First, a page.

When crowding out becomes crowding in
With interest rates near zero and the economic recovery as lacklustre as it began, many people accuse central banks in the developed world of 'pushing on a string'. However, don't underestimate the impact that this buying has on asset prices.
Traditional monetary policy is relatively easy to understand. When interest rates are pushed up, bond yields and the discount rate applied to future cashflows increases. When interest rates are pushed down, the reverse happens.
So far, so straightforward.
But in today's world of zero/negative interest rates and quantitative easing, things become a little harder to understand. Many accuse central banks of 'pushing on a string' in their attempts to stimulate economic activity and inflation. Understanding exactly how negative interest rates, long-term loans to the banking system and asset purchase programmes are likely to impact the economy is undoubtedly complicated.
However, the impact on asset prices is a simpler story of supply and demand. Financial assets are in limited supply, and central banks have (potentially) unlimited demand. Consider the chart below. Over the next twelve months, G4 governments will issue around $1trillion of debt. Normally, economists would argue that such large debt issuance will 'crowd out' other assets unless the overall pool of global savings increases to accommodate the extra supply.
However, over the next twelve months, the bond purchases from the Bank of Japan and the European Central Bank are set to outpace issuance by over $700bn. And that includes the money borrowed by the US and UK governments.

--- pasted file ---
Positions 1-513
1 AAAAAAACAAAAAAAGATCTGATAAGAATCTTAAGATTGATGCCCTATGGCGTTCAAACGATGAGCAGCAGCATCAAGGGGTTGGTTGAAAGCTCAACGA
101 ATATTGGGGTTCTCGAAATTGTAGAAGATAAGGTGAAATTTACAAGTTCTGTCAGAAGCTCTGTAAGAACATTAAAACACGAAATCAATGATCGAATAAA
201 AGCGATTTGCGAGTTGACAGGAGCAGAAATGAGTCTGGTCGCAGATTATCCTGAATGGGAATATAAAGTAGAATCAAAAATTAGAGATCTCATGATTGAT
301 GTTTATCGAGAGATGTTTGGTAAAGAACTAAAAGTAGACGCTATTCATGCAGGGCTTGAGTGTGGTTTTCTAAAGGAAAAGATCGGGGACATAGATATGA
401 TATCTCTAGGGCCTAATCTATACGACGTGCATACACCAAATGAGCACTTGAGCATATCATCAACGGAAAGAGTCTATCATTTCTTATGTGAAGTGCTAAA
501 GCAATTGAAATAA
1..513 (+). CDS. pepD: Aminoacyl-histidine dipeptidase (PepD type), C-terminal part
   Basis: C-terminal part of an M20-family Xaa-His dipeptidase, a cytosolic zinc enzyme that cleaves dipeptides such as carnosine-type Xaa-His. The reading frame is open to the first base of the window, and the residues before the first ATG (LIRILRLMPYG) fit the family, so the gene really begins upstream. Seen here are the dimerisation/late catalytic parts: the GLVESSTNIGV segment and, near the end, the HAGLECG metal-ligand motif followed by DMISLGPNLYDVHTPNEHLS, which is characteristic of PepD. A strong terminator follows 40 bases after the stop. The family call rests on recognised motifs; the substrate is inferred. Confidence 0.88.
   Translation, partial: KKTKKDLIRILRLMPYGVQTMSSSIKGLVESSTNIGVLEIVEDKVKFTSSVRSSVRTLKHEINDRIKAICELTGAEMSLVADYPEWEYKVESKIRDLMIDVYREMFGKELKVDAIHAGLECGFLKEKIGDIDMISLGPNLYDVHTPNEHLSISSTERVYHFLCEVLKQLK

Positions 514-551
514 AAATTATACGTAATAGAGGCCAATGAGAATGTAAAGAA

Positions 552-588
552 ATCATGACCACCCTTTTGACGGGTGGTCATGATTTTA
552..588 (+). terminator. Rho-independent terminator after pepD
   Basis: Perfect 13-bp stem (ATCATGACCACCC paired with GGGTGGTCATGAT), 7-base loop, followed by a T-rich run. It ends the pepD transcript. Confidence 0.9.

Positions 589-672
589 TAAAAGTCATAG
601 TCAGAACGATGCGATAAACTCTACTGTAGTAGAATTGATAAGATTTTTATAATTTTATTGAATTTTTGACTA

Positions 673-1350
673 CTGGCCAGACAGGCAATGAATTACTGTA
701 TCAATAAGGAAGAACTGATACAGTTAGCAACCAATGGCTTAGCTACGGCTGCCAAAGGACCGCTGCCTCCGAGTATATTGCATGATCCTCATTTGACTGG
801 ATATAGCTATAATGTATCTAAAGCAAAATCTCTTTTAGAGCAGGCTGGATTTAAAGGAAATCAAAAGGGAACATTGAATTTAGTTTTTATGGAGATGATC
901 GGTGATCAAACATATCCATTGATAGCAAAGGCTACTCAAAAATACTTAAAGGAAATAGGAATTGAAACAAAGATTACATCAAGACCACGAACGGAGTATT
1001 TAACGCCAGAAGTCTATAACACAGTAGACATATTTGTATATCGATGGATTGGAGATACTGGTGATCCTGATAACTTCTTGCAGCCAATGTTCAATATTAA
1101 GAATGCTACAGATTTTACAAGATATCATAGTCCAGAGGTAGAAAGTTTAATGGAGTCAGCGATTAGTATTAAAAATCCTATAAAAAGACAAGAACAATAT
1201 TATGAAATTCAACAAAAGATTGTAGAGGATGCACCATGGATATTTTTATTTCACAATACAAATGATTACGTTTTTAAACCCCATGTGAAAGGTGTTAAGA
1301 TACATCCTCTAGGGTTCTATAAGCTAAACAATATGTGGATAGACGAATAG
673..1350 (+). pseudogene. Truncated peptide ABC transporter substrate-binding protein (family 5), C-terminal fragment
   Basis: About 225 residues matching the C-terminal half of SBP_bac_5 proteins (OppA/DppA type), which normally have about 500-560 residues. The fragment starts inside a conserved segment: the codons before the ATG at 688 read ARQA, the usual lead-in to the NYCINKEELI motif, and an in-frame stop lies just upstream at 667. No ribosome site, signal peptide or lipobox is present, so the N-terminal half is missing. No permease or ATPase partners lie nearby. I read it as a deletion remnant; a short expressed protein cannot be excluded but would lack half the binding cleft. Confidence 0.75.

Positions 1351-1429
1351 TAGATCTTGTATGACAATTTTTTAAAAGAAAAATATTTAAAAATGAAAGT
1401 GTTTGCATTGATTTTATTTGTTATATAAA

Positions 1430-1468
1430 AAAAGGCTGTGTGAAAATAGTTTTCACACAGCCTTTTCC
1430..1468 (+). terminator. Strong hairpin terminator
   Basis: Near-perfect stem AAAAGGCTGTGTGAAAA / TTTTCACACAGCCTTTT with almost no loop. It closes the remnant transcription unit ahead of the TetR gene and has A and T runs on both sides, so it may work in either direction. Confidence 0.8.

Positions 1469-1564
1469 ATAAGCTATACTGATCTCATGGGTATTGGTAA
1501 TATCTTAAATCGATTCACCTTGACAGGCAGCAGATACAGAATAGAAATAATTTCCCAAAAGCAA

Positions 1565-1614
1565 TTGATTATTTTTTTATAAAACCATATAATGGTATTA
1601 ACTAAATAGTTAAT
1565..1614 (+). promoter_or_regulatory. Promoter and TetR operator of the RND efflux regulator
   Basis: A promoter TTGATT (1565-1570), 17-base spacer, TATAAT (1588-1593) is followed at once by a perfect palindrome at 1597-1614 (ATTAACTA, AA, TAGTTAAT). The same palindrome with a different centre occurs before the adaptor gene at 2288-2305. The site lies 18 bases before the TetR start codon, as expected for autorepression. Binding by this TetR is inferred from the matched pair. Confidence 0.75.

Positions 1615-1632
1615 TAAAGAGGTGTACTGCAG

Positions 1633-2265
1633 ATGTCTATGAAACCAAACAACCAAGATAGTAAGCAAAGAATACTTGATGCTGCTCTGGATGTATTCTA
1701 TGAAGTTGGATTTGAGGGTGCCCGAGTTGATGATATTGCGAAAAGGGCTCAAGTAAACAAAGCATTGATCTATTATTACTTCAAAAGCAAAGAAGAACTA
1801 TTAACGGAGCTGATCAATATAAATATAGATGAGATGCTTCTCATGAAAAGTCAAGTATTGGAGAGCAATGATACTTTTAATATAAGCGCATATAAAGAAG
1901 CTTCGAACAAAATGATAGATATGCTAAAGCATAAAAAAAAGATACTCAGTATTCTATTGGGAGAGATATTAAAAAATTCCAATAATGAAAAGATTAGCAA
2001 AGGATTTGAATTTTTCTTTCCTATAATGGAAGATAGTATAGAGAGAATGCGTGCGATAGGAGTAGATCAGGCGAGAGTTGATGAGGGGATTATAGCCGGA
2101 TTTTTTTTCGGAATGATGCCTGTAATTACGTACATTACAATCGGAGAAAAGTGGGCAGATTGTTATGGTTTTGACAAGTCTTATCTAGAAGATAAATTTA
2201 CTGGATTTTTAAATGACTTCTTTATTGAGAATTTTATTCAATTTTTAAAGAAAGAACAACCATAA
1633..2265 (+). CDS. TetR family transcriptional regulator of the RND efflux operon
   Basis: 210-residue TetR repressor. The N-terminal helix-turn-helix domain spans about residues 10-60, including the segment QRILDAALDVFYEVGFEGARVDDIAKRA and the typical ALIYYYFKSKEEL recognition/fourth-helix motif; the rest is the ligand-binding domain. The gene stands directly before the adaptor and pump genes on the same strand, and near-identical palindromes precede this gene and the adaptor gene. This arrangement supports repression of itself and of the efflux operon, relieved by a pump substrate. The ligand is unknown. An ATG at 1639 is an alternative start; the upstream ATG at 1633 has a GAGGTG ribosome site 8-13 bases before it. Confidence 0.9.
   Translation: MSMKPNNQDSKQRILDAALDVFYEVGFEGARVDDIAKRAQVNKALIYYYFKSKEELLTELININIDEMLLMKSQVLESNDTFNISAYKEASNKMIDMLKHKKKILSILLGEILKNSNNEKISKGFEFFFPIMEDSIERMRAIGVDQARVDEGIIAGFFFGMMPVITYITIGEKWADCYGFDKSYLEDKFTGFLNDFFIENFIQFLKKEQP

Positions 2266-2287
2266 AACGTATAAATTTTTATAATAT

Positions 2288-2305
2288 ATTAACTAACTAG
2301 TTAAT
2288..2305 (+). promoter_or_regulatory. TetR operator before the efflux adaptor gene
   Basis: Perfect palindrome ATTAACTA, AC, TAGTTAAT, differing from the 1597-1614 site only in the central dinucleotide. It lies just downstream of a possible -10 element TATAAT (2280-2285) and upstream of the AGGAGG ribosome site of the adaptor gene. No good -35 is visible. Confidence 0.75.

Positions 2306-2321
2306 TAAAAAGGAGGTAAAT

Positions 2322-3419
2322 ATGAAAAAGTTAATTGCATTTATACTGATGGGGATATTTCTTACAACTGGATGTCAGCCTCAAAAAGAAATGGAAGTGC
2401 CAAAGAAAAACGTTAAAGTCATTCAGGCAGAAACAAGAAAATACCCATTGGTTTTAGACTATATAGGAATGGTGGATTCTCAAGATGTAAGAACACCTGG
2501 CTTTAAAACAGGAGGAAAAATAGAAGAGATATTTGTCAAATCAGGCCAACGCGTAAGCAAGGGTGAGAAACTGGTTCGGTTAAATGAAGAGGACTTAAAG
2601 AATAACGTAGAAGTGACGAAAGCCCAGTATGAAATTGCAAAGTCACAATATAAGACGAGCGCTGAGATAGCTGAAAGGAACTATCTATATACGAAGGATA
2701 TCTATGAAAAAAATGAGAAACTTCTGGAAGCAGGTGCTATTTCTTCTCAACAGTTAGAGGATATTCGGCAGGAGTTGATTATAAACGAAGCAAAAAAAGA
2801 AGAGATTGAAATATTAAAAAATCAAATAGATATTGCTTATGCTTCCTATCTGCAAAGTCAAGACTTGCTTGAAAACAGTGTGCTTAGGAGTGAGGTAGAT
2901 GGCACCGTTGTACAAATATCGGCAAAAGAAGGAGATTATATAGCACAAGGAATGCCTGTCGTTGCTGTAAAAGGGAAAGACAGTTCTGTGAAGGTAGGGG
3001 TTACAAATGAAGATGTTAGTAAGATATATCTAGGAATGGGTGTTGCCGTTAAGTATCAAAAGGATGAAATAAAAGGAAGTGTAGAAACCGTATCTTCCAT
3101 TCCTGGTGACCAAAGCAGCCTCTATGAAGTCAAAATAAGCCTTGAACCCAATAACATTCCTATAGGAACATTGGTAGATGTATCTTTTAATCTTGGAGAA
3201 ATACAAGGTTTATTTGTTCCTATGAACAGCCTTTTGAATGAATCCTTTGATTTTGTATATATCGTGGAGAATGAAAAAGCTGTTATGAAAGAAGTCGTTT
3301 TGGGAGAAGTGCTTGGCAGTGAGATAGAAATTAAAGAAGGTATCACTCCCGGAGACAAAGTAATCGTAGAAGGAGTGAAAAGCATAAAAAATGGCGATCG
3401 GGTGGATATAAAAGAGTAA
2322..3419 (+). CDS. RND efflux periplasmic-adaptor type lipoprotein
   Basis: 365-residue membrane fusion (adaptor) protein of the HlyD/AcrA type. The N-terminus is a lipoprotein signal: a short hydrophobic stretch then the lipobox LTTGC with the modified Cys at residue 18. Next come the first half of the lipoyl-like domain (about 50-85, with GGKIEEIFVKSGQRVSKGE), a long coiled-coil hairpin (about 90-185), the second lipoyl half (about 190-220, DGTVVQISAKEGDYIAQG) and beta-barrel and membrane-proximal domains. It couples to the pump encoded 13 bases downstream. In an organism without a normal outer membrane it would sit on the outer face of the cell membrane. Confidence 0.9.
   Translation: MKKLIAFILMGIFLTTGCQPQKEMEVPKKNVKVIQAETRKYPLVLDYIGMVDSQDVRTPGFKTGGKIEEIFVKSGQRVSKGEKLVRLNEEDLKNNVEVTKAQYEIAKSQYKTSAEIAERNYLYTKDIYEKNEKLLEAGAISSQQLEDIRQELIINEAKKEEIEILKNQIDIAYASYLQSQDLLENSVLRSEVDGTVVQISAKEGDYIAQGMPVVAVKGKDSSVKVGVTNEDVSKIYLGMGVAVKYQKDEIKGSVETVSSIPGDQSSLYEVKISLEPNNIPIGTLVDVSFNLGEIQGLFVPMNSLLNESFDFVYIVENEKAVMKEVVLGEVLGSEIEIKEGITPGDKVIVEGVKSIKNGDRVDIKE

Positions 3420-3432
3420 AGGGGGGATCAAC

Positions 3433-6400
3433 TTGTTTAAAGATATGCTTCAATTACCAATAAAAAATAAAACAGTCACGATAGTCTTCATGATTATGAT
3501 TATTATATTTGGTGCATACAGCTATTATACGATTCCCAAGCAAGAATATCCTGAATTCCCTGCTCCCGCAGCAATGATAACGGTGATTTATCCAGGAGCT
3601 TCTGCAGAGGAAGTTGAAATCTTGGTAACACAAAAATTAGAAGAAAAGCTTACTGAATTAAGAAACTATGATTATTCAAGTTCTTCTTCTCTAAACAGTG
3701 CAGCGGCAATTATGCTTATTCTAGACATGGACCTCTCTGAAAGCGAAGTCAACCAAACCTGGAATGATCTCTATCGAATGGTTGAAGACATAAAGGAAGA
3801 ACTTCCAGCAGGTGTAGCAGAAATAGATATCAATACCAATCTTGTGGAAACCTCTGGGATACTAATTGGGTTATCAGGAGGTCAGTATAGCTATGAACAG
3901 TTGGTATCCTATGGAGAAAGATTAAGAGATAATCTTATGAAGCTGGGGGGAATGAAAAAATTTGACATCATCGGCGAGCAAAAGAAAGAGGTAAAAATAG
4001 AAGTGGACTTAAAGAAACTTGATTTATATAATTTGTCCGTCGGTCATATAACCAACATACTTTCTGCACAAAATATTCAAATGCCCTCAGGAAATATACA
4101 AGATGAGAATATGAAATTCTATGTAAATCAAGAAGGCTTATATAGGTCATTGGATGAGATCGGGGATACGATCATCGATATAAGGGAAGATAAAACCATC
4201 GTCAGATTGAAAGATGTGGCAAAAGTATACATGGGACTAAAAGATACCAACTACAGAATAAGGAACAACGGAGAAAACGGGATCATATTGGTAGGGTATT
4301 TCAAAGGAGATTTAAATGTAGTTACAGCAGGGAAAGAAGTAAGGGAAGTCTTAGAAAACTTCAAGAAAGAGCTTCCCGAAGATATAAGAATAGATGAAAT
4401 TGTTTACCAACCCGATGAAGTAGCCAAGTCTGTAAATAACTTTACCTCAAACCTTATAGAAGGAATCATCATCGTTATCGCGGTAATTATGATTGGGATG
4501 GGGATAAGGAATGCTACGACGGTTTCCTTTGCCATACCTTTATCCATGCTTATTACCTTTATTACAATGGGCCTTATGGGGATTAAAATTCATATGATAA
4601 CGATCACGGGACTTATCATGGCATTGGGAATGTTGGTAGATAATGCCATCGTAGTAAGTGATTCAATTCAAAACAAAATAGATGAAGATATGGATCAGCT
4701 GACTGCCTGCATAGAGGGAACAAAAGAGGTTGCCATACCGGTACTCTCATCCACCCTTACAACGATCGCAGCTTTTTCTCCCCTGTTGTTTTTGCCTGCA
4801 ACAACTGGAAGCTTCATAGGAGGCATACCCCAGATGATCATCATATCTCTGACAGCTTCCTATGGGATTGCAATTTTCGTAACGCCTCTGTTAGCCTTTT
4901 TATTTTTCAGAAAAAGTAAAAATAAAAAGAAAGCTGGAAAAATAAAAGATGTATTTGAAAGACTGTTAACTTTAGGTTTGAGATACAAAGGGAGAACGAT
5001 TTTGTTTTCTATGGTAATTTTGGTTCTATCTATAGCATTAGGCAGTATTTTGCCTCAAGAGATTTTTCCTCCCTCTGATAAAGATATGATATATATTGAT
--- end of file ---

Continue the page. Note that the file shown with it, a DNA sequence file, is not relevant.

This is the 'portfolio rebalancing channel' of quantitative easing. Investors are forced out of government bonds into other assets. If, in aggregate, investors are unwilling sellers then the price is forced up (yields are forced down) until enough sellers emerge. Quantitative easing may have a muted impact on the economy (discuss!), but its ability to lift asset prices should not be doubted.
It is a simple matter of arithmetic. If the demand for fixed income assets consistently outstrips the supply of those assets, prices will get pushed up and yields will get pushed down.
Many argue that the government bond market is a bubble that is about to go 'pop'. However, for this to unfold we need to see huge net selling from the private sector (>$700bn per annum) to offset the flow from central banks. Many private sector holders of government bonds have to buy for regulatory reasons (e.g. insurance companies, pension funds holding bonds to hedge liabilities), so it is really not clear to me where such an enormous liquidation will come from.